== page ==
To my knowledge, this fragile, weather-stained book (printed in WWII, so the paper is of sub-par quality) is the first set of memoirs ever written by a football referee. Belgian John Langenus’ principal claim to fame rests on his being the referee of the final of the first World Cup in 1930. In this amusing book he reviews his career as a football referee, describing his impressions of the many travels he undertook in private and as a referee.
When Langenus started out (around 1910), football was still in its infancy. His own career as a referee began when he was still a junior player. Subbing in a senior match, he was then banned from ever playing as a junior again. Not wishing to take leave of his favourite sport, he decided to take up reffing. His exam included the memorable question: “During a match the ball is kicked high up in the air. Just at that moment an airplane flies by. The pilot catches the ball and takes it with him. What do you do?” Surprisingly (or not), Langenus failed the exam. Three months later, at a second try, he did pass. He bought a whistle, which he promptly lost after his first match. At the start of his second match, in despair, he was given a merchandise whistle by a bystander, which served him all the way up to the 1930 World Cup final. Even then, by the way, intimidation of referees was rife. His first match, a junior’s cup tie, was finished when the manager of one team told him that if he’d ever see Langenus again on the field, they’d kick his legs out from under him. He also received hits in the stomach and face (the latter even becoming a court case), and once on the way to the train, bricks were thrown at him. Still, after only four months with as many as three matches a weekend – not an easy task at the time – Langenus passed the exam that made him referee first class. Now his (international) career really took off.
He was a man of “firsts”. In 1927, he was the first continental ref officiating a cup final on the British Isles. In 1928 he reffed at the Amsterdam Olympics, having refused to ref at the 1924 Antwerp Olympics because the match was played in Brussels, Langenus arguing that all matches should be played in his – native – Antwerp. And in 1930 he travelled with the Belgian national team to the first World Cup in Uruguay, becoming the first ref in a WC final. His account of the trip by passenger ship and of the tournament itself cannot be beat as a piece of first-hand football history. All in all, he officiated six matches in three World Cups.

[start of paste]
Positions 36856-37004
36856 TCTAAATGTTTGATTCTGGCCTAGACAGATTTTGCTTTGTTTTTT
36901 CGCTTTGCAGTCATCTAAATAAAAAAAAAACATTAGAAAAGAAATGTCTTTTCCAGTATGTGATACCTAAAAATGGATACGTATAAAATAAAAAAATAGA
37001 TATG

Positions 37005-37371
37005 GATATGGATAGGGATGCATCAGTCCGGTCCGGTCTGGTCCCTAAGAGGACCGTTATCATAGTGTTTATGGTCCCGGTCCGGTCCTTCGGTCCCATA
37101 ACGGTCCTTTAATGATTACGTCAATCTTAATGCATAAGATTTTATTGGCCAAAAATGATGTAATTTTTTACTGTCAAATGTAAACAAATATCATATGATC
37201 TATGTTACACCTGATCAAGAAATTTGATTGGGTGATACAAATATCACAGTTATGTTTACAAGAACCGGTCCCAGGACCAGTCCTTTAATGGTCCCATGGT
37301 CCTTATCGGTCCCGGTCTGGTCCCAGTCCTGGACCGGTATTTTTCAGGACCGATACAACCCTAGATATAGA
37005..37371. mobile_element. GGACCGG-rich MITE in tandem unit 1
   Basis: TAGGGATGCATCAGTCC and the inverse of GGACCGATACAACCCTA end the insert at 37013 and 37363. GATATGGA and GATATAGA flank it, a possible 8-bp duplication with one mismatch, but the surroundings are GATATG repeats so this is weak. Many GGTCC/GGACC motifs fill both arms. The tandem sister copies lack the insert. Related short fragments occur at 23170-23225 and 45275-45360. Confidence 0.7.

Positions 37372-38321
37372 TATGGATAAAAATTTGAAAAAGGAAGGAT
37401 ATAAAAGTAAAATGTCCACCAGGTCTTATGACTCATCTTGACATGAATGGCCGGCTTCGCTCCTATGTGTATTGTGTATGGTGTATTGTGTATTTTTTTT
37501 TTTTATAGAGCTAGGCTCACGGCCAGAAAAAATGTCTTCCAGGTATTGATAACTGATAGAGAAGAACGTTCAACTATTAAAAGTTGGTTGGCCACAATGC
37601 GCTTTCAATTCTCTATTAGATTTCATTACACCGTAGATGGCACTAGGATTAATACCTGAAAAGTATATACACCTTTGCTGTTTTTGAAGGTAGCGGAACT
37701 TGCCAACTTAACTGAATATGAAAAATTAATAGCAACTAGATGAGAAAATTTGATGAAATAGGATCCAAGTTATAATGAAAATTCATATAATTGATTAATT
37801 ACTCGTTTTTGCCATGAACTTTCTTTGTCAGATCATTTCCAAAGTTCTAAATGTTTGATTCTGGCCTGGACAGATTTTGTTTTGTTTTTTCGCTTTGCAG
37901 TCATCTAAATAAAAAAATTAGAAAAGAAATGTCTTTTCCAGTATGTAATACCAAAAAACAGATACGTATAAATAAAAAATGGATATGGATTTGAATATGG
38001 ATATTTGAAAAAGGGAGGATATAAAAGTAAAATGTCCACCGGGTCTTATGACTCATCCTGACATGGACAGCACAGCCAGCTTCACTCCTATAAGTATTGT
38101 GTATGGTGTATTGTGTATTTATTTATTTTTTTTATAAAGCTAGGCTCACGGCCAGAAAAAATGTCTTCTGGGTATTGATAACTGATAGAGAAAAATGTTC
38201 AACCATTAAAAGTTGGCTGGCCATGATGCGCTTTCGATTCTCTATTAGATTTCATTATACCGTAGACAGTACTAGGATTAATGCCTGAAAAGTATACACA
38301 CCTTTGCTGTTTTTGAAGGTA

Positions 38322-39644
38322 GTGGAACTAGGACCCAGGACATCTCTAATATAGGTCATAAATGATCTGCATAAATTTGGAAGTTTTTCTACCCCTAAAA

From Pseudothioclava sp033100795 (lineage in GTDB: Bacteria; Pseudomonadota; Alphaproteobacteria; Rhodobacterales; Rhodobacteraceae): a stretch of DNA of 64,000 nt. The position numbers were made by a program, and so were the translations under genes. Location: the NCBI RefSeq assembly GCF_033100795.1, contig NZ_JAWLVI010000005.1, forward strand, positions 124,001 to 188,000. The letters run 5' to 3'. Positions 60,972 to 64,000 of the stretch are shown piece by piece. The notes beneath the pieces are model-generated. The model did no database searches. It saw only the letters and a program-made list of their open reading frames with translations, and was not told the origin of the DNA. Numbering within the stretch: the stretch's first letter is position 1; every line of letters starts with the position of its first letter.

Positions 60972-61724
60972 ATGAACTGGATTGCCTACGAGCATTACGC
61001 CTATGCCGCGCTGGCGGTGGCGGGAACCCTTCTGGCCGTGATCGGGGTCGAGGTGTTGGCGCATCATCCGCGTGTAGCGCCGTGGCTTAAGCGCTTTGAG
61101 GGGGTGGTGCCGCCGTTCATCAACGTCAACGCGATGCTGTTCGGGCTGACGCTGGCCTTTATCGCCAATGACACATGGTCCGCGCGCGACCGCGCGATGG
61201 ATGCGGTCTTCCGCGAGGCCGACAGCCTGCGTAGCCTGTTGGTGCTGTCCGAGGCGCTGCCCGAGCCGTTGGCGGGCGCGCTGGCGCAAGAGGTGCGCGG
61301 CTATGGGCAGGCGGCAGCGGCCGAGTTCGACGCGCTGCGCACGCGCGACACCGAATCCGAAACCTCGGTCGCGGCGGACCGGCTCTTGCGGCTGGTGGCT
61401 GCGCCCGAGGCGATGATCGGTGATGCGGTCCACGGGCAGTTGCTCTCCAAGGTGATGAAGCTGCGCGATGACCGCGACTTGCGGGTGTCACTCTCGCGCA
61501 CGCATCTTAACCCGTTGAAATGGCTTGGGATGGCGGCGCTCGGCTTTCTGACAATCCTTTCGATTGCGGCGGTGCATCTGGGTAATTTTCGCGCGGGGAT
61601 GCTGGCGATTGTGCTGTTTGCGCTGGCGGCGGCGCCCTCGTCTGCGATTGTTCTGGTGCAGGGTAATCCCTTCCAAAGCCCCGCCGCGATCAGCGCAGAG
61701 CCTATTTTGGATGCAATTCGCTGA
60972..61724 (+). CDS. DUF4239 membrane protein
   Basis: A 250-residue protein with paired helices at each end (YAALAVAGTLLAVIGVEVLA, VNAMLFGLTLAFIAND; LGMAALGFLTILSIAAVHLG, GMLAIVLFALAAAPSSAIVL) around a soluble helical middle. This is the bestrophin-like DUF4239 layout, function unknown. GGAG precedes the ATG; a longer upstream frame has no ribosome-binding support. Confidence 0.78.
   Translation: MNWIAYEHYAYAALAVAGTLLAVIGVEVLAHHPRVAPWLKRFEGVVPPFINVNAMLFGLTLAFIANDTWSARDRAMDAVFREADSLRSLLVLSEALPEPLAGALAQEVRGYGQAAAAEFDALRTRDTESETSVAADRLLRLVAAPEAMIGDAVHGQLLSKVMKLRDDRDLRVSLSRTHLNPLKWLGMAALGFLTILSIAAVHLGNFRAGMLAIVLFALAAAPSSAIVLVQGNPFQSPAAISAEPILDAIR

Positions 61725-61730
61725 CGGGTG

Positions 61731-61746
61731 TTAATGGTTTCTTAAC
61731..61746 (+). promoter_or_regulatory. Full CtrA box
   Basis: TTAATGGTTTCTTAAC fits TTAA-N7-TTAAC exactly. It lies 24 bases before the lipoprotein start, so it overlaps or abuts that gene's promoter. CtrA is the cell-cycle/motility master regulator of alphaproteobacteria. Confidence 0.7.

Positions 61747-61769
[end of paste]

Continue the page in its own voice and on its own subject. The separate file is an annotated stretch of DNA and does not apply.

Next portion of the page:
Value for active referees
I absolutely love Langenus’ words in his introduction: “… a football referee is not a person of such import as to justify the publication of his own biography or memoirs!” Which exactly matches my thoughts of quite a few referee biographies that have been published over the decades. Too many are ego documents, hastily put together on the basis of short-lived fame or controversy, most turning out inconsequential, insipid even. In essence, referees are figures on the periphery of football, loners in a sport that lives through individual stars, legendary sides and their fans. Only very few referees get elevated to football culture level. And even then their memoirs do not guarantee sizzling literature. Fortunately, Langenus’ memoirs do not share this fate. The short chapters ensure plenty of variety, pre-empting boredom. The other side of the coin is that it lacks in practical tips and use, except for the common denominator that referees have to undergo a lot of suffering if they want to reach the top.
Langenus’ stories about the 85 trips he made abroad as a referee – meeting such dignitaries as Mussolini, various kings and even the Pope – are highly entertaining, colourful and a good reflection of the difficulties that had to be endured on international travels. His descriptions of such faraway cities as Montevideo and Buenos Aires are a treat for his readers, who could only dream of going places, let alone board a plane. At the same time, his account paints an intimate history of interbellum football: the indomitability of the English, the rise of Italy, Spain, Austria and other countries, and the passion infused in South American football.
This biographie is extremely accessible and a great portrait of the man and his times, which is not let down by the fact that it contains little useful information for modern-day referees.
|Title||Fluitend door de wereld – Herinneringen en reisindrukken van een voetbal-scheidsrechter|
|Publisher||Snoeck Ducaju en Zoon|